The Viking Age is the period that the Danes often can be heard to talk about with a certain pride, perhaps because Denmark then experience a brief heyday of big-power status. And even to this day traces and tangible evidence of the Vikings can be experienced all over Denmark.
The fact remains that the three viking centuries changed Denmark fundamentally. From being an almost unknown heathen area Denmark had by the end of the period developed into a well-defined kingdom belonging to the European Christian society.

Traditionally the Viking raid on the Lindisfarne Monastry in 793 is used as the date of the beginning of the Viking era, and the year 1042 when King Harthacnud died is mentioned as the termination of the era.

Brutal seafigthers
The word Viking is seen on several Scandinavian runic stones in the context of 'one fighting at sea' or 'battle at see'. And indeed, seaworthiness and competent seamanship were the basis of the heyday and unification of the island realm of Denmark and a prerequisite of the numerous Viking cruises into other parts of the world. Sweden, Norway and Denmark had each their own sphere of interest matching their location.

For the Swedes it was the Baltics from where they proceeded down the Russian rivers to the Black Sea. The Norwegians comprised the Atlantic Isles, Greenland and Iceland, Scotland and Ireland. The Danes sailed along the coast of western Europe and to east England. They disembarked as traders, buccaneers or colonisers - whichever the scenario might recommend.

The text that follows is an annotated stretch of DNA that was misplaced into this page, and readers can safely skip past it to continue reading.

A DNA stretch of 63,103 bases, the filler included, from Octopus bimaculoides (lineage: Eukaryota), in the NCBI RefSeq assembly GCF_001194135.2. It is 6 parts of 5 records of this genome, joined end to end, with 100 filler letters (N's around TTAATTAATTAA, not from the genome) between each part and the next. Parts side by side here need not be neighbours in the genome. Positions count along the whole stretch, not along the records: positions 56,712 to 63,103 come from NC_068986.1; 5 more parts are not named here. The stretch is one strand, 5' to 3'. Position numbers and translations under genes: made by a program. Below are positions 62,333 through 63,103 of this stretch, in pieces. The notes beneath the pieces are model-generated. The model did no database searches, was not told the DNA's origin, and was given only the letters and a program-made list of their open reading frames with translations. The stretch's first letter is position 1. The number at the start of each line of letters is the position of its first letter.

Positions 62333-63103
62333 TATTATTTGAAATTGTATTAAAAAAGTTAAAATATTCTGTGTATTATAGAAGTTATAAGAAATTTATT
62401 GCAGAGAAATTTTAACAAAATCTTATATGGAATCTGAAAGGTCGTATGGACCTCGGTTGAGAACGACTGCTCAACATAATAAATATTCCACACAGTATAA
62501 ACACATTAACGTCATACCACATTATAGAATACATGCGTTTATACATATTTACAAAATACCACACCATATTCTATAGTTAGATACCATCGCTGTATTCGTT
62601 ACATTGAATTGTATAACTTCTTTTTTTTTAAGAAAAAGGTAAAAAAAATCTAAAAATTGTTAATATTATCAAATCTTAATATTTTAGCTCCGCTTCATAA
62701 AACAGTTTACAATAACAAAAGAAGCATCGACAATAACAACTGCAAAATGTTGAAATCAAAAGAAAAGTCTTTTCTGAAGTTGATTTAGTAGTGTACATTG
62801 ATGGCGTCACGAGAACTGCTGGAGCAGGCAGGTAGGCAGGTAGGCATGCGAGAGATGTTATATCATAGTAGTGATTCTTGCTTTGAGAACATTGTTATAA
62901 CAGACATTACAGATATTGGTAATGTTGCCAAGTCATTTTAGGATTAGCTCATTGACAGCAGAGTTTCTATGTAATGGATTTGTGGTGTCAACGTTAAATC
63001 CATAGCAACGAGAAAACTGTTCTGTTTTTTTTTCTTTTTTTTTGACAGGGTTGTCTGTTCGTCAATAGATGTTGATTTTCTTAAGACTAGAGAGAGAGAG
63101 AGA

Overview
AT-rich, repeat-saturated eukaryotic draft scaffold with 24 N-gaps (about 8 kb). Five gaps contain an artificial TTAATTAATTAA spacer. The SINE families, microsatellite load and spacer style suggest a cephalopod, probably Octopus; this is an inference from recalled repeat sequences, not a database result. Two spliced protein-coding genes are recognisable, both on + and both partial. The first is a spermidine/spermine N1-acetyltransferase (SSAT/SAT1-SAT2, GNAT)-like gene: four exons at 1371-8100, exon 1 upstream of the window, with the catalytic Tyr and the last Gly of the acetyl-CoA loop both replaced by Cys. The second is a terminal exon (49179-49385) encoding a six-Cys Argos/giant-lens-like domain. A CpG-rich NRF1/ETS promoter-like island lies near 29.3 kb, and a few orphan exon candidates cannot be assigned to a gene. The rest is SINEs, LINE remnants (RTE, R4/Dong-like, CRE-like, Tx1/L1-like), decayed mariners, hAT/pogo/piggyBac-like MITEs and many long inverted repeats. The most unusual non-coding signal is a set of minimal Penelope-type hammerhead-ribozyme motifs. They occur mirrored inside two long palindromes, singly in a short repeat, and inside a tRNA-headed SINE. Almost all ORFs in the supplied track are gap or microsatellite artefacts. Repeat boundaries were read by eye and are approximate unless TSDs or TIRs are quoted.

Denmark named at year 800
The viking ships can be devided into two categories: merchantmen which were tall and wide in proportion to their length, open amidships, and warships which were low and narrow with a deck running full length of the ship. They were a combination of sail and row boats. Both categories were built with clinkered planks. The two oldest Danish towns Ribe and Hedeby (Haithabu) date back to the early Viking era, and their location made them important as the gate to northwestern Europe and the southwestern junction of the Baltic trade.

The territory which was later to constitute medieval Denmark was to all appearances more or less unified around the year 800 by a strong central power. The text of the smaller Runic stone erected at the church at Jelling specifically states the name 'Denmark' (hence called the baptismal certificate of Denmark).

King Harald likewise placed a memorial stone in Jelling which marks the official farewell of Denmark to the ancient gods. Most likely Harald was also the promotor of the construction of the four large circular castles strategically placed in various locations in Denmark. The common feature of the castles was the circular ramparts protecting a barracks-like military installation.